Monday, April 20, 2020

What's a believer to do?

Growing up in the church, I was taught from a young age that there is only one God. I was aware that other peoples in the Bible worshipped other gods, but I knew them only as “fake” and “bad.” They did not warrant any attention because they were not real. To the extent that we did discuss the gods of other peoples in the Bible, we contrasted them to the one true God. There was no room for acknowledging similarity between, say, the (“little g”) god of Moab and the (“big G”) God of Israel. One was fake and one was real. End of story.

I am still a person of faith grounded in my belief in one, true God. However, I no longer feel that beliefs about other deities in the ancient world are irrelevant to my faith. Beliefs about the God of Israel did not emerge in a void. The ancient world was full of ideas about the gods and how they interacted with the human and natural world, and the Israelites were clearly familiar with these other peoples and their deities.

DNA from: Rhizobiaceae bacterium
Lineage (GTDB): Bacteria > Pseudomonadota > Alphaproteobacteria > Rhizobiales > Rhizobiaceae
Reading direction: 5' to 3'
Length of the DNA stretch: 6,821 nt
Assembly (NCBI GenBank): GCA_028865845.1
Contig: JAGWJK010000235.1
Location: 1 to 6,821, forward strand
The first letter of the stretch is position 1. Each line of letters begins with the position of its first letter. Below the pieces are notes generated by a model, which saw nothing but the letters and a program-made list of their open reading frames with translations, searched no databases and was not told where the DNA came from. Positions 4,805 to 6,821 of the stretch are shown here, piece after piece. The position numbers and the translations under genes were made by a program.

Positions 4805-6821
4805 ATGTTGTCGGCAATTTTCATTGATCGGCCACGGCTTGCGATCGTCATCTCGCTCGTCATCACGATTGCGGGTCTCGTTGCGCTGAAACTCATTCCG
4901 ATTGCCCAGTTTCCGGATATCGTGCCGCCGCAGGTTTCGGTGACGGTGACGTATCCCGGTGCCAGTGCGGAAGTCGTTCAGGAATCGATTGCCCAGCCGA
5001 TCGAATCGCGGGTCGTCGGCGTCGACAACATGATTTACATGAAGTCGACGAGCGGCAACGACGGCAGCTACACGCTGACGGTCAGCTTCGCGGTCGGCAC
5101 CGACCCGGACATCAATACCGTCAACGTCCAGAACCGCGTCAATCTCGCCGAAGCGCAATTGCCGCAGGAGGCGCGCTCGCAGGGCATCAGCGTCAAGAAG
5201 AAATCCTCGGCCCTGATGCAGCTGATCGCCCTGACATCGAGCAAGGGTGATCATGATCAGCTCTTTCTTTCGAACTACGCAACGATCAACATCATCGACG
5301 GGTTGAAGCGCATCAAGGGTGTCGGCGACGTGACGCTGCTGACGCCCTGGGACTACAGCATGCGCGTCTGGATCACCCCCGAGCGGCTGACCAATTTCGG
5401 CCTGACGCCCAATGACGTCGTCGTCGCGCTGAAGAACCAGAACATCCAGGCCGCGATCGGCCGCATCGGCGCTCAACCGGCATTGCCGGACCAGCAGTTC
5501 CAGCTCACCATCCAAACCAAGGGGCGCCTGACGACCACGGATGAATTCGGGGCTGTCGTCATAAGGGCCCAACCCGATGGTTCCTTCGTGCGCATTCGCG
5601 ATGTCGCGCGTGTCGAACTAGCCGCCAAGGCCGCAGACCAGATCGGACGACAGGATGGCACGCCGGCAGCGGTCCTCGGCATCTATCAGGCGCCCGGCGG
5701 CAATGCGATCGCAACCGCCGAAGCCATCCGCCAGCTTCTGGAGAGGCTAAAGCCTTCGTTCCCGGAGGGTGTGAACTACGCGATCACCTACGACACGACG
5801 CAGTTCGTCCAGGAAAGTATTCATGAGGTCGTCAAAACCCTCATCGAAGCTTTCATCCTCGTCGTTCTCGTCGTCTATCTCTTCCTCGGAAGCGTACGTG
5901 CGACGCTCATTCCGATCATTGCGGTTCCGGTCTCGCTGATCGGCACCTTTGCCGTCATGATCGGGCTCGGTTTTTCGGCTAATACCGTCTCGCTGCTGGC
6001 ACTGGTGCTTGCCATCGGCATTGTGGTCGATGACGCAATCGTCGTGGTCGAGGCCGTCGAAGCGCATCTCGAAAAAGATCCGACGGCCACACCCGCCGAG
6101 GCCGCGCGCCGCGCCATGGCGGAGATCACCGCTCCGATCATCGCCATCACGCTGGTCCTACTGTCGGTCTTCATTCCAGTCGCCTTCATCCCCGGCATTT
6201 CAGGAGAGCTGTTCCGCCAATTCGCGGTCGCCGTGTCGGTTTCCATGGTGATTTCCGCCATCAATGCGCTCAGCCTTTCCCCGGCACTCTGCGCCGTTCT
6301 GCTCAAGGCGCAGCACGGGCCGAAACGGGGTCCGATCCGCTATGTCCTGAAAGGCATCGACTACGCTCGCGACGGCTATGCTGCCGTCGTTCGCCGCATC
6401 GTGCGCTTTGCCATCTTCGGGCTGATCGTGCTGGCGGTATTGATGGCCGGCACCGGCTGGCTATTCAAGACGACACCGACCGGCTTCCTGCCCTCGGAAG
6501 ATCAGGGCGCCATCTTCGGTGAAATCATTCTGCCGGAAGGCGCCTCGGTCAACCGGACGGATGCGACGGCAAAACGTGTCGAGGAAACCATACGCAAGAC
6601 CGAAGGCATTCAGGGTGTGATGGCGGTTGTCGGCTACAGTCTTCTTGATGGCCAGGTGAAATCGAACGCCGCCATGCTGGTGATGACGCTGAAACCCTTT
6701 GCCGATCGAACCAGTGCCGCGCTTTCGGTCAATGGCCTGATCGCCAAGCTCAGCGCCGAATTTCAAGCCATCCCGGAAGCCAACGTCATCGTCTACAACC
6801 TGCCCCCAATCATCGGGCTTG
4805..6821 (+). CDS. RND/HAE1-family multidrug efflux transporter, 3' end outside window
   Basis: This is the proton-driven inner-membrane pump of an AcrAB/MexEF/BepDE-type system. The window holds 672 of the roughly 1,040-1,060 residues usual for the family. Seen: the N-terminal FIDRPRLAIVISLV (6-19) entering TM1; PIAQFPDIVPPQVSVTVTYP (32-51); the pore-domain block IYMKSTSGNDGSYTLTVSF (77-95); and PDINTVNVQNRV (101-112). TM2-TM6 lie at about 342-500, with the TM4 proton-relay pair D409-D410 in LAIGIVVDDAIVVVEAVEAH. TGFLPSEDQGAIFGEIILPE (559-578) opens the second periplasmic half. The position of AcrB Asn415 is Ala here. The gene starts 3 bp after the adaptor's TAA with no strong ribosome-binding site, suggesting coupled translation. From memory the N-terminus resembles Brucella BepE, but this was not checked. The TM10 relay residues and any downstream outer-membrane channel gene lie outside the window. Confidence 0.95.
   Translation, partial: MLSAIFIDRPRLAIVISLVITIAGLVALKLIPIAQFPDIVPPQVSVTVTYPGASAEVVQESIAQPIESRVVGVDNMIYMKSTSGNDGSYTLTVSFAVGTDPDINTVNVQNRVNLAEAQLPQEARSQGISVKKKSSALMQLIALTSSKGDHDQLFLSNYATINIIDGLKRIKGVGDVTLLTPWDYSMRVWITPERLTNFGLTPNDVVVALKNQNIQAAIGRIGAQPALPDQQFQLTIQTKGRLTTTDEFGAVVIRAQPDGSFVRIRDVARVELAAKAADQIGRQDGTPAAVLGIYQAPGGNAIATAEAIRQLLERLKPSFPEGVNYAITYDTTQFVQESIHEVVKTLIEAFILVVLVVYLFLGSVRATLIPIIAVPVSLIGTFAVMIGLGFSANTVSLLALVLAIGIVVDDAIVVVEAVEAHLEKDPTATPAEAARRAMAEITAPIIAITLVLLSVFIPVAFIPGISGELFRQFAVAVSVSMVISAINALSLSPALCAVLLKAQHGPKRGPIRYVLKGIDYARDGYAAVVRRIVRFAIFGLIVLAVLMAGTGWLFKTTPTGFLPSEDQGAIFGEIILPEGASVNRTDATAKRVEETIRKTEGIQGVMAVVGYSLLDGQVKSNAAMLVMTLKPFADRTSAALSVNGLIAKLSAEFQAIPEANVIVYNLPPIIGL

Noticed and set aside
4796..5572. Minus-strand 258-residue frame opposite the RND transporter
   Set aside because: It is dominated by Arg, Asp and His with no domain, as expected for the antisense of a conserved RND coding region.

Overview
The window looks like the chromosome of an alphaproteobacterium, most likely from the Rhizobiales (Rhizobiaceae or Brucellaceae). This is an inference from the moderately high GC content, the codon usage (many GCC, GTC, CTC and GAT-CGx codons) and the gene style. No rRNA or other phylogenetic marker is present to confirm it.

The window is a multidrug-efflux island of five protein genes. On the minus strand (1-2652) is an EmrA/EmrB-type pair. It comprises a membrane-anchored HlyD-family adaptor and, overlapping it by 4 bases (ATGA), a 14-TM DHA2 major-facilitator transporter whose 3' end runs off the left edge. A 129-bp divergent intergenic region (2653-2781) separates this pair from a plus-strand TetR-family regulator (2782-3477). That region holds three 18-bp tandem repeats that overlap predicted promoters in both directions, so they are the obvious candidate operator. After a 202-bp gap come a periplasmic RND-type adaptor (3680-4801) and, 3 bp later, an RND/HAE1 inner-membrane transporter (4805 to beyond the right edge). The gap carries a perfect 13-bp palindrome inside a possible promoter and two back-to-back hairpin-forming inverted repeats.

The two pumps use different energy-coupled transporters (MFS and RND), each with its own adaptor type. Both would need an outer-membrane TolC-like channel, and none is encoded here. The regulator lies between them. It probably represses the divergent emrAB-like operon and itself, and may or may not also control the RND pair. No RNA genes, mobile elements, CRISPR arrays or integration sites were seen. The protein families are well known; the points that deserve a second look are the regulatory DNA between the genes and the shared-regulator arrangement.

Whether the earliest Israelites themselves worshipped one god or many—a question debated among scholars of the ancient world—we know that they lived in a world where the existence of multiple deities was assumed. Moreover, examination of these other gods and the beliefs and practices associated with them reveals many similarities with the beliefs and practices of the earliest Israelites.— Josey Bridges Snyder in Divine Doppelgängers: YHWH’s Ancient Look-Alikes, p. 115

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